mysql> EXPLAIN EXTENDED SELECT COUNT(*)  FROM residents,postcodes,towns WHERE residents.postcode=postcodes.postcode AND postcodes.town=towns.town AND towns.county="Berkshire";
+----+-------------+-----------+--------+---------------+---------+---------+------------------------------+--------+----------+------------------------------------------------------------------------------------------------------------------------+
| id | select_type | table     | type   | possible_keys | key     | key_len | ref                          | rows   | filtered | Extra                                                                                                                  |
+----+-------------+-----------+--------+---------------+---------+---------+------------------------------+--------+----------+------------------------------------------------------------------------------------------------------------------------+
|  1 | SIMPLE      | residents | ALL    | NULL          | NULL    | NULL    | NULL                         | 100000 |   100.00 | Parent of 3 pushed join@1                                                                                              |
|  1 | SIMPLE      | postcodes | eq_ref | PRIMARY       | PRIMARY | 22      | clusterdb.residents.postcode |      1 |   100.00 | Child of 'residents' in pushed join@1                                                                                  |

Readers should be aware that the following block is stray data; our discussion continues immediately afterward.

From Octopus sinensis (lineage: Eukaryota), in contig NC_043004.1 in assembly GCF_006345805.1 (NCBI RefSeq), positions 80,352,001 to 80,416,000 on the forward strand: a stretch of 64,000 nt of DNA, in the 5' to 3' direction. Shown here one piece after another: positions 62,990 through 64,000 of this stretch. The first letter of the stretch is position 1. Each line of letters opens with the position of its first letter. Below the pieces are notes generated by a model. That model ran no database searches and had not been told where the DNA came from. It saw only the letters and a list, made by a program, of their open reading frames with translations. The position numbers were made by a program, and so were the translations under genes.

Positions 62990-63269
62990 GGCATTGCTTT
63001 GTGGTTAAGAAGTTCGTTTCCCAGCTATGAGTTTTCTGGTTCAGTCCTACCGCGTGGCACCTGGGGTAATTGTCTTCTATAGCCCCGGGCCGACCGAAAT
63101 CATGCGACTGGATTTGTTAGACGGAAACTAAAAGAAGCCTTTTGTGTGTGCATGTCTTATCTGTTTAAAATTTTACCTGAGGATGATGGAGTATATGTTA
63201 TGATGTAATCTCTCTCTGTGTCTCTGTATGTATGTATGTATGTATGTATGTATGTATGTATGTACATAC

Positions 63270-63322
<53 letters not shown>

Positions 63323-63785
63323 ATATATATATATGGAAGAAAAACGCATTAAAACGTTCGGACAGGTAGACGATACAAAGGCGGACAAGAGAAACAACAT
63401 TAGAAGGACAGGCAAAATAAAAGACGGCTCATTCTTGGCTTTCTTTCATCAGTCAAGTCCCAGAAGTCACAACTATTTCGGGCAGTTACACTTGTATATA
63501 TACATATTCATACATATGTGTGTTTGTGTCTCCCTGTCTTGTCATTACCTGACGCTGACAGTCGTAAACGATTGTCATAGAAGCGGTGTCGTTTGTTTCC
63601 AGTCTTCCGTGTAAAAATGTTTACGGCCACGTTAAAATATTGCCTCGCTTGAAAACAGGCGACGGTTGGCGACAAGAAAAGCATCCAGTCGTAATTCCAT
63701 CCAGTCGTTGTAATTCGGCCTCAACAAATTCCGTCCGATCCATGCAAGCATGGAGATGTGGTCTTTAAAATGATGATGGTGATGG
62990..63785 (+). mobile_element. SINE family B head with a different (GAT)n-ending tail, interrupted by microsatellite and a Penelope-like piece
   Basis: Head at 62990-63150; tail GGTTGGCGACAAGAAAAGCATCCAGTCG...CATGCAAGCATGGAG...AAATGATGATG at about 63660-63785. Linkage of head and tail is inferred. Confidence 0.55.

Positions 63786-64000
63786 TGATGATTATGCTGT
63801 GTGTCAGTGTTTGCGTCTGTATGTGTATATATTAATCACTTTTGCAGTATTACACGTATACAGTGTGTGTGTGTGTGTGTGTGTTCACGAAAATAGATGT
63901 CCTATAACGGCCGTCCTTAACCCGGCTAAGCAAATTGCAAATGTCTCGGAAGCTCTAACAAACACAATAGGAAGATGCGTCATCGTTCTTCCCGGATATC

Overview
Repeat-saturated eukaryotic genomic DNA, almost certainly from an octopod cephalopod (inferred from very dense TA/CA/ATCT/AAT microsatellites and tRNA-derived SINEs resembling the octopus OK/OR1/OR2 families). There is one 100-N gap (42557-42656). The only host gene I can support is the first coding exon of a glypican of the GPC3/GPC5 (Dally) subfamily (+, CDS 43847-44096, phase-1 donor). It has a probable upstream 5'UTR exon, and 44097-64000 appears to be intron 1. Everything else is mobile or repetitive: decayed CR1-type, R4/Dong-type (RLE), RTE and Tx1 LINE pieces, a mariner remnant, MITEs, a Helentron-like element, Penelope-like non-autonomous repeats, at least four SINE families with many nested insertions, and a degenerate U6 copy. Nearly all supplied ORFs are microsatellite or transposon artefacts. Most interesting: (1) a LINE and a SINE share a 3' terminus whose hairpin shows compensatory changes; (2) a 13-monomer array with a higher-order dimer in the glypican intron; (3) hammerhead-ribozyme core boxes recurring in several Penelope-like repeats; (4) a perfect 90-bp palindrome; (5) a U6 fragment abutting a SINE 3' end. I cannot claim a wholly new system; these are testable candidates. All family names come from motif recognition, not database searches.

|  1 | SIMPLE      | towns     | eq_ref | PRIMARY       | PRIMARY | 22      | clusterdb.postcodes.town     |      1 |   100.00 | Child of 'postcodes' in pushed join@1; Using where with pushed condition: (`clusterdb`.`towns`.`county` = 'Berkshire') |
+----+-------------+-----------+--------+---------------+---------+---------+------------------------------+--------+----------+------------------------------------------------------------------------------------------------------------------------+

Note that if you want to check for more details why your join isn’t currently being pushed down to the data node then you can use “EXPLAIN EXTENDED” and then “SHOW WARNINGS” to get more hints. Hopefully that will allow you to tweak your queries to get the best improvements.